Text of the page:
A coffee bean is a seed of the '' Coffea'' plant and the source for coffee. It is the pip inside the red or purple fruit often referred to as a coffee cherry. Just like ordinary cherries, the coffee fruit is also a so-called stone fruit. Even though the coffee beans are not technically beans, they are referred to as such because of their resemblance to true beans. The fruits; cherries or berries, most commonly contain two stones with their flat sides together. A small percentage of cherries contain a single seed, instead of the usual two. This is called a " peaberry". The peaberry occurs only between 10% and 15% of the time, and it is a fairly common (yet scientifically unproven) belief that they have more flavour than normal coffee beans. Like Brazil nuts (a seed) and white rice, coffee beans consist mostly of endosperm. The two most economically important varieties of coffee plant are the Arabica and the Robusta; approximately 60% of the coffee produced worldwide is Arabica ...
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Soybean
The soybean, soy bean, or soya bean (''Glycine max'') is a species of legume native to East Asia, widely grown for its edible bean, which has numerous uses. Traditional unfermented food uses of soybeans include soy milk, from which tofu and tofu skin are made. Fermented soy foods include soy sauce, fermented bean paste, nattō, and tempeh. Fat-free (defatted) soybean meal is a significant and cheap source of protein for animal feeds and many packaged meals. For example, soybean products, such as textured vegetable protein (TVP), are ingredients in many meat and dairy substitutes. Soybeans contain significant amounts of phytic acid, dietary minerals and B vitamins. Soy vegetable oil, used in food and industrial applications, is another product of processing the soybean crop. Soybean is the most important protein source for feed farm animals (that in turn yields animal protein for human consumption). Etymology The word "soy" originated as a corruption of the Can ...
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Legume
A legume () is a plant in the family Fabaceae (or Leguminosae), or the fruit or seed of such a plant. When used as a dry grain, the seed is also called a pulse. Legumes are grown agriculturally, primarily for human consumption, for livestock forage and silage, and as soil-enhancing green manure. Well-known legumes include beans, soybeans, chickpeas, peanuts, lentils, lupins, mesquite, carob, tamarind, alfalfa, and clover. Legumes produce a botanically unique type of fruit – a simple dry fruit that develops from a simple carpel and usually dehisces (opens along a seam) on two sides. Legumes are notable in that most of them have symbiotic nitrogen-fixing bacteria in structures called root nodules. For that reason, they play a key role in crop rotation. Terminology The term ''pulse'', as used by the United Nations' Food and Agriculture Organization (FAO), is reserved for legume crops harvested solely for the dry seed. This excludes green beans and green peas, which are ...
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Phaseolus
''Phaseolus'' (bean, wild bean) is a genus of herbaceous to woody annual and perennial vines in the family Fabaceae containing about 70 plant species, all native to the Americas, primarily Mesoamerica. It is one of the most economically important legume genera. Five of the species have been domesticated since pre-Columbian times for their beans: '' P. acutifolius'' (tepary bean), '' P. coccineus'' (runner bean), '' P. dumosus'' (year bean), '' P. lunatus'' (lima bean), and '' P. vulgaris'' (common bean). Most prominent among these is the common bean, ''P. vulgaris'', which today is cultivated worldwide in tropical, semitropical, and temperate climates. Ecology ''Phaseolus'' species are used as food plants by the larvae of some Lepidoptera species, including common swift, garden dart, ghost moth ''Hypercompe albicornis'', '' H. icasia'' and the nutmeg. Etymology The generic name ''Phaseolus'' was introduced by Linnaeus in 1753,Linnaeus, ''Species Plantarum'' 2:623, cited ...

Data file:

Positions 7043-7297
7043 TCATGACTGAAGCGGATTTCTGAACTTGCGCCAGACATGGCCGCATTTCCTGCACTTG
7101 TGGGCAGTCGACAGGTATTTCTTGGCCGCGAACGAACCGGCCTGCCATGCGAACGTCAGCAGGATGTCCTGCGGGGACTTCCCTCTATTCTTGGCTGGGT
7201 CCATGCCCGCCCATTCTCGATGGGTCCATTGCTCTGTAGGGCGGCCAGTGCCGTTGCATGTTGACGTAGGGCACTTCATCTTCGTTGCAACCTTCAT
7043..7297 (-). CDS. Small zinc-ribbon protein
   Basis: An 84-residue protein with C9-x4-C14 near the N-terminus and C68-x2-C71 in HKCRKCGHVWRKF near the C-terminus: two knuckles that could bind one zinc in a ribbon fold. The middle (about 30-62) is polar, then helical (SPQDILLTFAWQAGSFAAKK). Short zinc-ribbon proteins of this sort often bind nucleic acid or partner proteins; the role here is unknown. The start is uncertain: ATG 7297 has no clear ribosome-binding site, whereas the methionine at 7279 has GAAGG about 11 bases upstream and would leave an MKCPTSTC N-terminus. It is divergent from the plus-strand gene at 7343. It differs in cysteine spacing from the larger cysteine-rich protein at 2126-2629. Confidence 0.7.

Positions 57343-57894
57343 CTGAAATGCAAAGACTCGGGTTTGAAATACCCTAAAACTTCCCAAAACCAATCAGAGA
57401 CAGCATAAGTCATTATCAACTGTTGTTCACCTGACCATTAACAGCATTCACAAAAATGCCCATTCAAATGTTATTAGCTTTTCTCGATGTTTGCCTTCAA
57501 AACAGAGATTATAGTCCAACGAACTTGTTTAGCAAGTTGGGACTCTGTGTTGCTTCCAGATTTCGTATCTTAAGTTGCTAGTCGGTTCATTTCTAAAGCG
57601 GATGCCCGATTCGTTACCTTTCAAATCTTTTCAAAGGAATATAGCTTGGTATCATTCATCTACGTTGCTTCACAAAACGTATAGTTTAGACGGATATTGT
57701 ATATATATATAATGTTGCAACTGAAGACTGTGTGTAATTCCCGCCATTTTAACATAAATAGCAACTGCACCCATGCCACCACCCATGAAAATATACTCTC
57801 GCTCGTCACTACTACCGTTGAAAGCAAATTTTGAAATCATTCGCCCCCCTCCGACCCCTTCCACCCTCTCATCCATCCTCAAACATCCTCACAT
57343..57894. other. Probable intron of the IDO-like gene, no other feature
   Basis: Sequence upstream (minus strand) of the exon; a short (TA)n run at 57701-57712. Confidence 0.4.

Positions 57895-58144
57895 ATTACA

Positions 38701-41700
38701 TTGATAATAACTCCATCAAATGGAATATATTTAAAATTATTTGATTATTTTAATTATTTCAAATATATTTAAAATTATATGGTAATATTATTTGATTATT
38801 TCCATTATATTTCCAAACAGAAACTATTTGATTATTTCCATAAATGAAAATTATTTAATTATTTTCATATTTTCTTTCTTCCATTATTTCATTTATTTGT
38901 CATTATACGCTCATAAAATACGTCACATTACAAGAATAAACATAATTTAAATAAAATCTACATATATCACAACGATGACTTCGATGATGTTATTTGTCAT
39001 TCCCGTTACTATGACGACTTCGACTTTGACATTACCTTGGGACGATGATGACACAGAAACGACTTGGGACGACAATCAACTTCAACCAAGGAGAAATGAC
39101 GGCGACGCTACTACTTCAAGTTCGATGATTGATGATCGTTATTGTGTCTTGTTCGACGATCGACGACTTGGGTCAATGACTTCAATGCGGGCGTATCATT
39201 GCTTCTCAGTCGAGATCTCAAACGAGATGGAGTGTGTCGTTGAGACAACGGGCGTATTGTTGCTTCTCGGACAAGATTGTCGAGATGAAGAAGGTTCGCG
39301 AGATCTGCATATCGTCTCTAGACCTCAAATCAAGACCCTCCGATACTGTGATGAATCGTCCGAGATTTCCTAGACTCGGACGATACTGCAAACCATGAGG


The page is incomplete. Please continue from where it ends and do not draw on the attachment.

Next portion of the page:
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Ricinus
''Ricinus communis'', the castor bean or castor oil plant, is a species of perennial flowering plant in the spurge family, Euphorbiaceae. It is the sole species in the monotypic genus, ''Ricinus'', and subtribe, Ricininae. The evolution of castor and its relation to other species are currently being studied using modern genetic tools. It reproduces with a mixed pollination system which favors selfing by geitonogamy but at the same time can be an out-crosser by anemophily (wind pollination) or entomophily (insect pollination). Its seed is the castor bean, which, despite its name, is not a bean (that is, the seed of many Fabaceae). Castor is indigenous to the southeastern Mediterranean Basin, Eastern Africa, and India, but is widespread throughout tropical regions (and widely grown elsewhere as an ornamental plant). Castor seed is the source of castor oil, which has a wide variety of uses. The seeds contain between 40% and 60% oil that is rich in triglycerides, mainly ricinol ...
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Usage
The usage of a language is the ways in which its written and spoken variations are routinely employed by its speakers; that is, it refers to "the collective habits of a language's native speakers", as opposed to idealized models of how a language works or (should work) in the abstract. For instance, Fowler characterized usage as "the way in which a word or phrase is normally and correctly used" and as the "points of grammar, syntax, style, and the choice of words." In the descriptive tradition of language analysis, by way of contrast, "correct" tends to mean functionally adequate for the purposes of the speaker or writer using it, and adequately idiomatic to be accepted by the listener or reader; usage is also, however, a concern for the prescriptive tradition, for which "correctness" is a matter of arbitrating style. Common usage may be used as one of the criteria of laying out prescriptive norms for codified standard language usage. Modern dictionaries are not gener ...
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French Beans J1
French (french: français(e), link=no) may refer to: * Something of, from, or related to France ** French language, which originated in France, and its various dialects and accents ** French people, a nation and ethnic group identified with France ** French cuisine, cooking traditions and practices Fortnite French places Arts and media * The French (band), a British rock band * French (episode), "French" (episode), a live-action episode of ''The Super Mario Bros. Super Show!'' * Française (film), ''Française'' (film), 2008 * French Stewart (born 1964), American actor Other uses * French (surname), a surname (including a list of people with the name) * French (tunic), a particular type of military jacket or tunic used in the Russian Empire and Soviet Union * French's, an American brand of mustard condiment * French catheter scale, a unit of measurement of diameter * French Defence, a chess opening * French kiss, a type of kiss involving the tongue See also

* France (disam ...